In a little over a year, the electric utility industry has seen six significant mergers.1 This trend toward consolidation most likely will increase as the industry becomes more competitive.
Trading Spaces? Will CFTC Move Into FERC's House?
The CFTC: The Agency That Might Be King
The CFTC, which began life as the Grain Futures Administration within the Department of Agriculture in 1922, morphed into the Commodity Exchange Authority when Congress passed the first Commodity Exchange Act in 1936. At that time its authority was expanded to cover trading not only in grain, but also in cotton and several other specified agricultural commodities, but the authority remained within the Department of Agriculture. In 1968 its coverage was expanded to include livestock, livestock products and frozen concentrated orange juice.
In 1974, however, the CEA was substantially overhauled, and the CFTC was created as an independent agency. The Senate Committee on Agriculture and Forestry noted that:
"[A] person trading in one of the currently unregulated futures markets should receive the same protection afforded to those trading in the regulated markets. Whether a commodity is grown or mined, or whether it is produced in the United States or outside, makes little difference to those in this country who buy, sell, and process the commodity, or to the U.S. consumers whose prices are affected by the futures market in that commodity." S. Rep. No. 93-1131, 1974 U.S.C.C.A.N. at 5859.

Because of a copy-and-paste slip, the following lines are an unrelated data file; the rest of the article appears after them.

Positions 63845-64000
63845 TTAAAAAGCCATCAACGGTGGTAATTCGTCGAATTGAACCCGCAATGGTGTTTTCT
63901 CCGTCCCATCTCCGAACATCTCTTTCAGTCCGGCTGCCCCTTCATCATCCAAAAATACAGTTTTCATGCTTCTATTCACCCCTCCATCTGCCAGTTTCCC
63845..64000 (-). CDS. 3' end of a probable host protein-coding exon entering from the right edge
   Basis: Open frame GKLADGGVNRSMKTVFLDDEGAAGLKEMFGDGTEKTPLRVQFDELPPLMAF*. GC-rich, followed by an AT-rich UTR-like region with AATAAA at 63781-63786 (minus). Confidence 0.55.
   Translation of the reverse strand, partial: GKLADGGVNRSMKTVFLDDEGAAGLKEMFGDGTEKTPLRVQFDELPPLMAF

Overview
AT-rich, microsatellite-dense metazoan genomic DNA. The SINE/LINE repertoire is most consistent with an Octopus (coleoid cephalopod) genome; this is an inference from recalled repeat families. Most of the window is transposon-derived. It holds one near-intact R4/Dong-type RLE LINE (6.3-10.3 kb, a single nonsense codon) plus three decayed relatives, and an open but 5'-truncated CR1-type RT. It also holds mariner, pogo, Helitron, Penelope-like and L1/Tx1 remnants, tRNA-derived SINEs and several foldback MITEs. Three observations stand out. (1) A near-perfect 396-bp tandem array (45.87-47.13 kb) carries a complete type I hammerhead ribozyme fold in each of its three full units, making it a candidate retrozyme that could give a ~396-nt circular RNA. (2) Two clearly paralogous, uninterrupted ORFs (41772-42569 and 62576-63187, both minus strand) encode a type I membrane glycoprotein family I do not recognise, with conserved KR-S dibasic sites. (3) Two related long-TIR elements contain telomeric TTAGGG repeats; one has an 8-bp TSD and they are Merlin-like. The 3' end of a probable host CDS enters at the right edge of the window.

The 1974 Amendments granted the CFTC exclusive jurisdiction over a fair number of possible transactions involving commodities. 5 CEA section 2(a)(1)(A) now provides [emphasis supplied]:
"(A) In General.-The Commission shall have exclusive jurisdiction … with respect to accounts, agreements, … and transactions involving contracts of sale of a commodity for future delivery, traded or executed on a contract market designated … or any other board of trade, exchange, or market.… Except as hereinabove provided, nothing contained in this section shall (I) supersede or limit the jurisdiction at any time conferred on the Securities and Exchange Commission or other regulatory authorities under the laws of the United States or of any State, or (II) restrict the Securities and Exchange Commission and such other authorities from carrying out their duties and responsibilities in accordance with such laws. Nothing in this section shall supersede or limit the jurisdiction conferred on courts of the United States or any State."
In short, the first sentence appears to provide the CFTC exclusive jurisdiction over agreements and transactions involving contracts of sale of a commodity for future delivery, traded, or executed on a contract market or any other board of trade, exchange or market. The second sentence (much of the CEA is not well written) saves the jurisdiction of other agencies "except as hereinabove provided" in the first sentence. Since the first sentence gives the CFTC exclusive jurisdiction, it is not clear what is preserved in the second sentence. Some attention has been given to the fact that the SEC regulates securities under the Securities Exchange Act of 1934. 6 There is a more real savings clause for the SEC and the securities products it regulates elsewhere in the CEA, but none for other agencies, aside from financial products regulated by the various federal banking authorities. So unless electricity or natural gas are excepted elsewhere, there is a real question